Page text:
Cardiometabolic disease is a cluster of health abnormalities that include insulin resistance, hypertension, atherosclerosis and abnormal cholesterol—conditions that predispose a person to type 2 diabetes and cardiovascular disease (Knutson 2010). In reviewing the research, Knutson found several studies demonstrating that people who get less than 6 hours of sleep a night have a higher association with having or getting these serious maladies.
Chronic sleep loss will activate the body’s sympathetic nervous system, which can lead to increases in blood pressure and cortisol secretion (Alhola & Polo-Kantola 2007). Cortisol has been shown to stimulate appetite and activate lipoprotein lipase, the enzyme that facilitates the deposition of fat, thus leading to weight gain (Björntorp 2001). >>
Alhola & Polo-Kantola add that chronic sleep loss may impair immune function as well. The immune system has many different types of cells and proteins designed to protect the body from foreign substance invaders, such as colds and the flu. However, with sleep deprivation the immune system may function improperly, making the body more vulnerable to these ailments. Figure 2 shows the effects of sleep loss on health.
The importance of quality sleep should be part of the exercise professional’s common message to clients attempting to achieve optimal health. Good sleep can help clients effectively solve problems, be innovative and creative, cope successfully with stress, impede the onset of weight gain and be more alert and productive during the waking day.
Sources: Figure 1: HelpfulGuide.org; Figure 2: Adapted from Knutson 2010.
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1. Will getting 1 hour less of sleep per night affect daytime functioning? Yes, it will compromise a person’s thinking and responding abilities, in addition to impacting cardiovascular health, energy balance and immune function.
2. Does the body adapt easily to different sleep schedules—for example, during travel across several time zones? No, it can take more than a week to adjust when traveling across several time zones. However, most people can easily reset their sleep pattern when experiencing a 1- to 2-hour time zone difference.
3. How long does it take to adjust when switching to a night-shift job? About 1 week.
4. What is the cause of excessive daytime sleepiness? In addition to self-imposed sleep deprivation, insomnia is a main cause of daytime sleepiness. Other causes include some sleep disorders, such as sleep-disordered breathing, restless leg syndrome and narcolepsy (a neurological disorder characterized by disabling sleepiness).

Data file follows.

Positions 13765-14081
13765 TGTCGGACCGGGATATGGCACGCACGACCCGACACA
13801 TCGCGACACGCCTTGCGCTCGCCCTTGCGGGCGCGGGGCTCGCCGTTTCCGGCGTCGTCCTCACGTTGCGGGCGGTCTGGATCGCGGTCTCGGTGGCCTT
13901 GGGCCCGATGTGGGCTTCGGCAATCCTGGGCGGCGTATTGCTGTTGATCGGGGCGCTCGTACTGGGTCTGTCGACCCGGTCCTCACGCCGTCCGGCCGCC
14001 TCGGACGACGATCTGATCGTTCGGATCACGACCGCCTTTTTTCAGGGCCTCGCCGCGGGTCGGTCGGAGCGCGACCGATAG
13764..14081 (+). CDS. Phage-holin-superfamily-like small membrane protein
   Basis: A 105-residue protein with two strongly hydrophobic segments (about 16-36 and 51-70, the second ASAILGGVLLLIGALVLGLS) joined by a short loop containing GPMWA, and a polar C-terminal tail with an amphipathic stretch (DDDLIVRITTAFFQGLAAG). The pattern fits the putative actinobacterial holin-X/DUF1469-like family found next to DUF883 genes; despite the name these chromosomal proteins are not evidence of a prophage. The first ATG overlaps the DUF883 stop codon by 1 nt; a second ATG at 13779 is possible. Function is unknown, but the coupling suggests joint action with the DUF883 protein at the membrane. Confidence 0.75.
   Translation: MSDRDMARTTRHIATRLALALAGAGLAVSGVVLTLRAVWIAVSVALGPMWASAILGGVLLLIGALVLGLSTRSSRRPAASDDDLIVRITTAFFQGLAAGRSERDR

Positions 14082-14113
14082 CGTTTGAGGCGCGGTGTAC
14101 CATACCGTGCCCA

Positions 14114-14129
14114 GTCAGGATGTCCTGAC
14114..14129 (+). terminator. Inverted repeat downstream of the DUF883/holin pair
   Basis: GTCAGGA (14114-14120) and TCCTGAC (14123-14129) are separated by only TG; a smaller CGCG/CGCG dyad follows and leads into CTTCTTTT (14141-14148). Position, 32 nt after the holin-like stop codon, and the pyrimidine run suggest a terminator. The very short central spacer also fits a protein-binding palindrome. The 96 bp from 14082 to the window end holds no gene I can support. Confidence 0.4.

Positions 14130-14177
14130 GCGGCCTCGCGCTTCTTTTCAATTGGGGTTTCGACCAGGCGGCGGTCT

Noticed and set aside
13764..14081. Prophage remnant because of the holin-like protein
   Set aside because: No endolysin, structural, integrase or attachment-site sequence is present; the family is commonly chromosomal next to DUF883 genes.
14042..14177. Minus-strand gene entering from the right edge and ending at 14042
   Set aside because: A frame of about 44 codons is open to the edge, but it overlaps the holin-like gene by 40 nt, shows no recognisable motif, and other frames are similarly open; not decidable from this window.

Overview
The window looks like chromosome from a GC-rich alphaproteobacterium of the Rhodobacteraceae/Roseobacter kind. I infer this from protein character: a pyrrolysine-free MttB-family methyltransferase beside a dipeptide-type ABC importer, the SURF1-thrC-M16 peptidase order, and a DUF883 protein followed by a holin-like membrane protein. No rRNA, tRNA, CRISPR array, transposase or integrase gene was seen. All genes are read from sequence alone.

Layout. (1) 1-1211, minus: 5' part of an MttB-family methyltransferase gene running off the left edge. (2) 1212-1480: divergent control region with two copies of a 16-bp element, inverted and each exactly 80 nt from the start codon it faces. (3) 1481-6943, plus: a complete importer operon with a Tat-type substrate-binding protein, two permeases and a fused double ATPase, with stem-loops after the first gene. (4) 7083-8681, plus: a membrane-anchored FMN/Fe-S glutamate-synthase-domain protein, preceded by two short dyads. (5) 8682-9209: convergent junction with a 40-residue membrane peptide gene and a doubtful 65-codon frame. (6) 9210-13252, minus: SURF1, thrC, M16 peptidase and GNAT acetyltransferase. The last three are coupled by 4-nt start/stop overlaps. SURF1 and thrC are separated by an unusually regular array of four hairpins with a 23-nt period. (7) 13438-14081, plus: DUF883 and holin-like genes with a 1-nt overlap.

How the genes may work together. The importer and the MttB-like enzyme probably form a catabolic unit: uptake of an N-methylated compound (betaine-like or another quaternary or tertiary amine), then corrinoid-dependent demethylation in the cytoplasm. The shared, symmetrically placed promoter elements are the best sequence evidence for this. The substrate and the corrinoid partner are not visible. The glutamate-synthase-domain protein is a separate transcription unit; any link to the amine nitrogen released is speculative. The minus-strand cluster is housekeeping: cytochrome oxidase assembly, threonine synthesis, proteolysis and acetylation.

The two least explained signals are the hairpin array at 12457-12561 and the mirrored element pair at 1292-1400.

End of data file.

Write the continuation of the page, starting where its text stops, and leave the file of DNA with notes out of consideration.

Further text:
5. Can you make up for lost sleep during the week by sleeping more on the weekend? Not a good strategy, although many people take this approach. Sleeping later on weekends will affect your sleep-wake cycle and potentially make it harder for you to go to sleep on Sunday evening and to get up on Monday morning.
6. Are there differences in sleep disturbances between men and women? Yes, women of all ages report more sleeping problems than men.
7. What happens to sleep patterns as a person ages? Sleep efficiency and slow-wave sleep decrease with age (≥52 years). A person’s circadian rhythm (the body’s 24-hour cycle for biochemical and physiological processes) also alters, which may hinder sleep.
8. Will caffeine intake affect sleep? Caffeine (found in soft drinks, coffee, tea and chocolate) alters chemical reactions in the brain, causing those who consume it to feel more energetic and alert. It may delay sleep onset, reduce total sleep time and decrease the overall quality of a person’s sleep. However, such alterations depend on the time of day the caffeine is consumed, the amount consumed and an individual’s sensitivity to caffeine.
9. Do infants and teenagers need more sleep than others in each 24-hour cycle? Yes, infants need 14–18 hours of sleep per cycle, and teenage boys and girls need about 9 hours of sleep per cycle.
10. Are short naps beneficial after a night of sleep loss? Yes, a short nap (<15 minutes) in the mid-afternoon after an evening of restricted sleep will result in fewer major and minor driving accidents. This has been demonstrated in car-driving simulator studies.
Sources: Alhola & Polo-Kantola 2007; WebMD 2010; http://helpguide.org/life/sleeping.htm; www.sleepfoundation.org/article/sleep-related-problems/excessive-sleepiness-and-sleep.